When Johnny did return to the ring, his deep sensitivity and burning anger were on display for all to see. One moment, he would be hugging his opponent after a round of spirited fighting, and in another he’d demonstrate his killer instinct with brutal punches, and by the end of the fight he was lifting his opponent up in victory, despite Tapia being the clear winner. If you want to know who Johnny Tapia is, all you need to see is him in the ring.
Freddie Roach, the legendary trainer who worked with Tapia, confirmed what many knew to be true despite Tapia's demons:
"He's one of the greatest fighters in the world today, and he's probably the most exciting fighter in the world today. He wouldn't be Johnny Tapia without those demons, I guess. If he was just a straight-laced, real nice guy, he probably wouldn't be as good as he is."
By the end of his first year back in boxing (1994), Johnny had won over a half-dozen fights, including a championship bout against Henry Martinez, which earned him the WBO World Super Flyweight Title. Only one of those fights during his first year back went to the scorecards: the rest ended in knockouts.
"Tapia seemed to think it wasn’t fair for Romero to go around winning fights and fans while Tapia had to suffer a four-year banishment from the sport for his cocaine abuse. (He’d resumed his career three years earlier.) And Romero looked upon Tapia as a has-been coke fiend who ought to slink back to the gutter where he belonged." 
Seven years younger, Romero was a rising talent with no drug convictions to his name. Also from Albuquerque, Tapia's sudden return to boxing had stolen his thunder as a new star in the boxing world—so much so, that in a post-fight interview, he referred to Tapia as a “little gnat” that needed to be taken care of. This, along with Tapia's trouble outside the ring, was the background for the fight that solidified Tapia as Albuquerque's champion.
The crowd witnessing Tapia vs. Romero understood "La vida loca" de Johnny Tapia. It's part of what makes his story so appealing. His struggles forged a personality and force that could not be tamed, inside and outside the ring. He fought the way you would expect a man of his background to fight: with intense passion and determination. It's not hard to imagine him exhibiting the same excitement and enthusiasm in a violent street brawl, but it's also not hard to imagine this same intensity translating to a deep love for his wife, trainers, and fighters who he mentored later in his life.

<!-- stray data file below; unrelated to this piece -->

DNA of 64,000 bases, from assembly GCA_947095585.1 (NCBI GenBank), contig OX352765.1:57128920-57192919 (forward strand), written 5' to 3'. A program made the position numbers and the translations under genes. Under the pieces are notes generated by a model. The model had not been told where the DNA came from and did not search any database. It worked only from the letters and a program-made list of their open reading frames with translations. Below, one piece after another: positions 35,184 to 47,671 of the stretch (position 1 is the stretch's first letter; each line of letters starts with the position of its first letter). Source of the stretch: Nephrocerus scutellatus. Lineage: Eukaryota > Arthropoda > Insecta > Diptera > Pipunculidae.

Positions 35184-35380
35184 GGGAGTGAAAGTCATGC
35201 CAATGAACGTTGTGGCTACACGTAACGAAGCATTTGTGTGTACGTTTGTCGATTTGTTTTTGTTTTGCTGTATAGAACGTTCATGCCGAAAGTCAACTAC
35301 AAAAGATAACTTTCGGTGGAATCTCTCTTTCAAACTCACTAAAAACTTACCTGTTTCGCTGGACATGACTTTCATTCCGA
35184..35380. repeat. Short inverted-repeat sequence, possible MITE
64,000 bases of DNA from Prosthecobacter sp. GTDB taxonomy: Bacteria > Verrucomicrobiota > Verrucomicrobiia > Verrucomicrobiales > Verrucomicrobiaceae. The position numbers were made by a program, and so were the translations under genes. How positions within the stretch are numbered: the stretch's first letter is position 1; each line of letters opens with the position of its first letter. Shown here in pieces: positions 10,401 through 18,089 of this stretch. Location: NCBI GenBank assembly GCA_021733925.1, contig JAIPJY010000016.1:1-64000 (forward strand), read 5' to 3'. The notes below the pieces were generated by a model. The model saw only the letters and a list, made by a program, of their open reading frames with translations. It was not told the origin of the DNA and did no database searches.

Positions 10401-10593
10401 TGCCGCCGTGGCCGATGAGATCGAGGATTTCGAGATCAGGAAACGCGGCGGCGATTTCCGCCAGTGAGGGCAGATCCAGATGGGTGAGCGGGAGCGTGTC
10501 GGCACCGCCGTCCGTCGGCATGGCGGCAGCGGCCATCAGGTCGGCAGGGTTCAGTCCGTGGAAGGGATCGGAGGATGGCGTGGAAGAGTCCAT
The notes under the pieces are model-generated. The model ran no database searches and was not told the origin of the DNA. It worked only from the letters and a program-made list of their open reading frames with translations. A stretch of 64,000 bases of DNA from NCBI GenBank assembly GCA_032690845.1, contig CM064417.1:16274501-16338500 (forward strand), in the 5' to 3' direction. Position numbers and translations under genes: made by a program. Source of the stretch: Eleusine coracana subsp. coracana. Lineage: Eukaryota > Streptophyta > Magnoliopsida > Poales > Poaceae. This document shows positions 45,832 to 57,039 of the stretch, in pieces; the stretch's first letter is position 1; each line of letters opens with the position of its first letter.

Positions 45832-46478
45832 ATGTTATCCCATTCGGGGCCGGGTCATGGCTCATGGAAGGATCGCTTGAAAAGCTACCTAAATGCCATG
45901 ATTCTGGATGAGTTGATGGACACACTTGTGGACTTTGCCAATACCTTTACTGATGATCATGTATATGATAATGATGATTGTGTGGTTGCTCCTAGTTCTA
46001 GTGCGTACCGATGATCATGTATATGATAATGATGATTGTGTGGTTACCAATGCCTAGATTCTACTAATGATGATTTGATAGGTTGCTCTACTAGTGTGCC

Tapia's tragedy made him who he is. It just so happens that Tapia's experiences created the perfect brew for an exciting, inspiring, and troubled boxer. He had something that the rest of us do not, a drive that the rest of us may never know. The tragic nature of his life makes him an appealing underdog for us to support and love. But hopefully not to emulate.
A rough childhood or traumatic experience changes you for the rest of your life. You cannot choose it. There is no avoiding it. Tapia did not have a say in whether his mother would be murdered, and if he did, he certainly would have decided against it, even if it meant he turned out a different person. Those of us who grow up unbothered, in decent homes and with loving families, often feel guilt for the ease with which we grow up. “What is my story?” I ask, though in the same moment I fear what my future would look like if I had faced the tragic circumstances of Johnny Tapia’s life.
Nonetheless, transformation is part of every hero's journey. As the hero of my own life, I am required to put myself through something. Not a punishment, per se, nor a tragedy, but a struggle that changes the way I view the world.
I don’t wish to manufacture struggle to have an interesting story. I don’t do it so that I can one day triumph out of my self-inflicted bad circumstances and call myself self-made. Struggle is for transformation only. It may be as simple as taking a risk and putting myself in an uncomfortable situation where I have to learn.
After all, Johnny Tapia's extraordinary experience was a set of lessons. Whether they were good or bad is irrelevant: he learned anger and passion after the death of his mother and channeled that into his fighting. He learned hurt, loss, even hopelessness, which likely lead him to abuse drugs. It so happens that the former of these lessons resulted in a remarkable fighter that boxing fans cherished, the latter being a nasty byproduct of the first.
Tragedy in your life is nothing more than learning: go experience more with the purpose of learning, and you will make up for the deficiency of tragedy in your life and become the result of your lessons. As to how you and I can experience these transformations, I can't answer. I know only what I learned from Johnny Tapia: go at it with all your heart.
“Yesterday is gone, tomorrow never comes, today I'm okay.” —Johnny Tapia
 Tapia Directed by Eddie Alcazar, with Johnny Tapia. HBO, 2012
 "Johnny Tapia versus Danny Romero — What a Night!" by Ivan G. Goldman for Boxing Insider, May 30, 2012
 Mi Vida Loca: The Crazy Life of Johnny Tapia, by Johnny Tapia. 2006
 The murderer of Tapia's mother was found later on in Johnny's life and career, right before he lost his first professional match to Paulie Ayala—however, the murderer had been killed 6 months earlier in a hit and run. Johnny never felt like that was the closure he wanted.